Time to bond with your baby.

A few days old. I remember feeling overwhelmingly that I would do anything for her and yet not knowing what to do.

I read something recently on an Instagram post which said, “that wave of love you feel when you first hold your baby”.

I wasn’t even surprised. There seems to be a societal expectation for Mothers to feel this rush of love and have this instant bond with their baby and if they don’t, there is a pressure on them to pretend. A pressure to pretend that you are loving being a Mum (first time or not), a pressure, which I feel, guilts you into silence. You agree to smile because if you don’t, you feel like you’ve failed. Like you’re the only one, like you’re a bad Mum. It is often how Mums feel when they can’t let out their emotions…

For months, when first becoming a Mum, people would ask me, “isn’t it amazing?”. The answer was in the question. How could I disagree? Eventually I started saying “it is hard work”, which was the truth and yet avoided the awkwardness for the other person. Heaven forbid they actually wanted to hear me moan. I suppose, we’ve all been there. It seems like a right of passage to struggle… but why?

It is this societal pressure on Mothers which inspired me to write; it was my outlet. Like having someone to talk to without admitting how I was feeling inside.

As time went on and I became more secure and confident in my own abilities as a Mum, I am now outraged by anything which puts pressure on Mums to feel any way. Whichever way you feel, is okay.

There is a huge pressure on Mums to feel that overwhelming rush of love when you first hold you baby. Many don’t and any posts, anywhere, which suggest that is the norm are totally unhelpful.

Honestly, I don’t even think I struggled to ‘bond’, but simply that survival was the priority. I know it wasn’t a rush of love that I felt first but a rush of relief. A relief that my baby was safe and healthy, a relief that the pain of labour was over, relief that I was alive.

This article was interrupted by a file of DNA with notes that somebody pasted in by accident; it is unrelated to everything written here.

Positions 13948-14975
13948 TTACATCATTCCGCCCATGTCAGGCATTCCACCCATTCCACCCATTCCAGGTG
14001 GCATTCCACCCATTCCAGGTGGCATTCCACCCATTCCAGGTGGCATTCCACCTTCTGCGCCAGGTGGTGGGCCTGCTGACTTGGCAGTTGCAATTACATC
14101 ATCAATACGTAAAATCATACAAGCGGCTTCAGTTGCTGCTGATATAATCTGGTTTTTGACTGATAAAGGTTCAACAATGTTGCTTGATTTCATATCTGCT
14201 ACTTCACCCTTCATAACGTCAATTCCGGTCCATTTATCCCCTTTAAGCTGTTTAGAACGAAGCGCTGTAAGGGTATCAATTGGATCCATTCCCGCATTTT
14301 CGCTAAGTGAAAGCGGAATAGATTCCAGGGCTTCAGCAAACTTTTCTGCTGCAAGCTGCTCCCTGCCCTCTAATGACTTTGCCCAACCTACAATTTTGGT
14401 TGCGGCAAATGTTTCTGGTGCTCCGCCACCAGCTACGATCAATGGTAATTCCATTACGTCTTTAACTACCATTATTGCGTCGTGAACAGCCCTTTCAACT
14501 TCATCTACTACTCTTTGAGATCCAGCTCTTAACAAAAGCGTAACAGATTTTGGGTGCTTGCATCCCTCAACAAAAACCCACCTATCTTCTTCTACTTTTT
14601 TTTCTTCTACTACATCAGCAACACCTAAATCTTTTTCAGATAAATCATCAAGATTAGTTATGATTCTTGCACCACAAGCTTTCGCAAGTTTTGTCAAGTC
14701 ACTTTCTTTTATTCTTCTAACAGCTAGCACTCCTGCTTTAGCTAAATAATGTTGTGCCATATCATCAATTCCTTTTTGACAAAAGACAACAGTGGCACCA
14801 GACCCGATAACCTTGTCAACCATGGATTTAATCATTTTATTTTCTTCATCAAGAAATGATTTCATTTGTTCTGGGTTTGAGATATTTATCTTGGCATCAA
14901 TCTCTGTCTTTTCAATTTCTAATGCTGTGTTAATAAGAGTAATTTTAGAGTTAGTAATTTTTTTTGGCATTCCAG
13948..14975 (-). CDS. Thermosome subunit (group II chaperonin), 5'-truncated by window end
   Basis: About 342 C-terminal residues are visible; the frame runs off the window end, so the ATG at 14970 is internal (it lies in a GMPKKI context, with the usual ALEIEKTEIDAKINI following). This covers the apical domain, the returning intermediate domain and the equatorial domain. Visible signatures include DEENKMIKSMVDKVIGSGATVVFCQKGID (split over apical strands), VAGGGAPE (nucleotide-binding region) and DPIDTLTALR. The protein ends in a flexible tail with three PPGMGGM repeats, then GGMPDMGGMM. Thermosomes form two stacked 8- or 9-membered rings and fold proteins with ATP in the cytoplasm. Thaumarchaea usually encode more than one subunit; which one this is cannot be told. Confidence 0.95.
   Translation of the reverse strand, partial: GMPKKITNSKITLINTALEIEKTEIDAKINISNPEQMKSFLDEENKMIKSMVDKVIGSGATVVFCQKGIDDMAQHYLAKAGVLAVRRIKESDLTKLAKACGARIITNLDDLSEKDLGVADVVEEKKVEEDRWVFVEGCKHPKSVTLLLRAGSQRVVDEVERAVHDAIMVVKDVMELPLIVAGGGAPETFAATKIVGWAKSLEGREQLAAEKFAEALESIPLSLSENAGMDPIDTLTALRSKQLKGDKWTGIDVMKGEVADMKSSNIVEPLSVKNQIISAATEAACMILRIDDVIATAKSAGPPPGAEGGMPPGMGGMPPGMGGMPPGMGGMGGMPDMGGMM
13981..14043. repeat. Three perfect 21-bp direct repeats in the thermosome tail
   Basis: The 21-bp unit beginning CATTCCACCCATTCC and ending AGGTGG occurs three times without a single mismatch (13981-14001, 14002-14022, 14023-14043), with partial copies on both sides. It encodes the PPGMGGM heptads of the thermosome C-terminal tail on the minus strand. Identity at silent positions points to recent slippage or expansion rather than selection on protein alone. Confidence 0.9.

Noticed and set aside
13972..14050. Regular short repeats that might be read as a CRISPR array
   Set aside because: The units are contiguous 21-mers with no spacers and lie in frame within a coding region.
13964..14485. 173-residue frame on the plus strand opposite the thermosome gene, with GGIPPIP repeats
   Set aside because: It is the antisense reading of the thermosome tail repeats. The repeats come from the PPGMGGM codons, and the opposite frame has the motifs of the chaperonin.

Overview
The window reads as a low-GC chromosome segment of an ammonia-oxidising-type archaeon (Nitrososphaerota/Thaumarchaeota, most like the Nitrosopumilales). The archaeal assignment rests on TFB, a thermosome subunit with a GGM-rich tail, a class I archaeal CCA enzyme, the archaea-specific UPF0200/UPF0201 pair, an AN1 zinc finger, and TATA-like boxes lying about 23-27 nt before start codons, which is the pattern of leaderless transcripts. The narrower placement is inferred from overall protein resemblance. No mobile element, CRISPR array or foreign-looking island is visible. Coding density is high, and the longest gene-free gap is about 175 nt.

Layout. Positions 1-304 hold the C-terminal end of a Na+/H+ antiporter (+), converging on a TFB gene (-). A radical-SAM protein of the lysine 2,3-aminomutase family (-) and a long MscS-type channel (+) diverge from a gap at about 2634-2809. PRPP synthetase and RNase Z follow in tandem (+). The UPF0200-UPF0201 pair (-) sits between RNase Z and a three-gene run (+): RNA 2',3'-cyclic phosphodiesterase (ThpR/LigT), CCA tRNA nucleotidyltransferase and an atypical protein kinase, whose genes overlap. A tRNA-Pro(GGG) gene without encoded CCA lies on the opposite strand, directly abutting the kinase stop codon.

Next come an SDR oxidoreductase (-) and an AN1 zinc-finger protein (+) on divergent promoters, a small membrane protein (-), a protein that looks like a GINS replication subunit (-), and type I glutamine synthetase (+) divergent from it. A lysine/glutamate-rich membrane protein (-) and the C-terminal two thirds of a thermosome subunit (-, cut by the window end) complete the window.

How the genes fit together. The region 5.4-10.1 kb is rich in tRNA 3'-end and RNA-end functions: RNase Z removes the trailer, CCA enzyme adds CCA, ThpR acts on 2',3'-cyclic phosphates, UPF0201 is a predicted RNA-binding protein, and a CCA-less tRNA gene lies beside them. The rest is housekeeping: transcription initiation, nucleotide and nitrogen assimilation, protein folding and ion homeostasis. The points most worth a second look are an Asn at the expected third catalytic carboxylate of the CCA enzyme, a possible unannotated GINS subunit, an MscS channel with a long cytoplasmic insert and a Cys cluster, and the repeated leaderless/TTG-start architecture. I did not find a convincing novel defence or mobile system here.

After 22 hours of labour, no sleep for days after, a baby sucking my nipples until they bled, and stitches in second degree tears, bonding was so far from my mind. We just had to get through the day… and night, at that point.

I loved my daughter, I would have done anything to keep her safe, happy and healthy but it didn’t come in a rush and it didn’t feel it was “the best”. That can take time and that is okay!

When my daughter was about five weeks old and smiled at me for the first time I did feel a rush come over me; we had bonded and I hadn’t even realised it. She was mine, my world, my purpose but also having her was the biggest challenge I had ever faced. It is okay and perfectly normal to take time to bond with your baby and to not feel “amazing” all of the time. Maybe you did feel that rush of love and a bond straight away, and that’s fine too. There is no right way.

Regardless of your experience, the expectations on Mothers to feel a certain way is unhelpful. No wonder we have an issue with maternal mental health.

We should be saying to Mums; it can be tough at first, you may not feel how you expect to, but all of that is okay. Talk about it, openly and honestly, free from pressures and judgements. It does get easier, you will turn a corner, if you did ever feel like you were struggling. Please, please, please, do not be pressured into silence.

The more we speak up and out, the more people will #mumderstand

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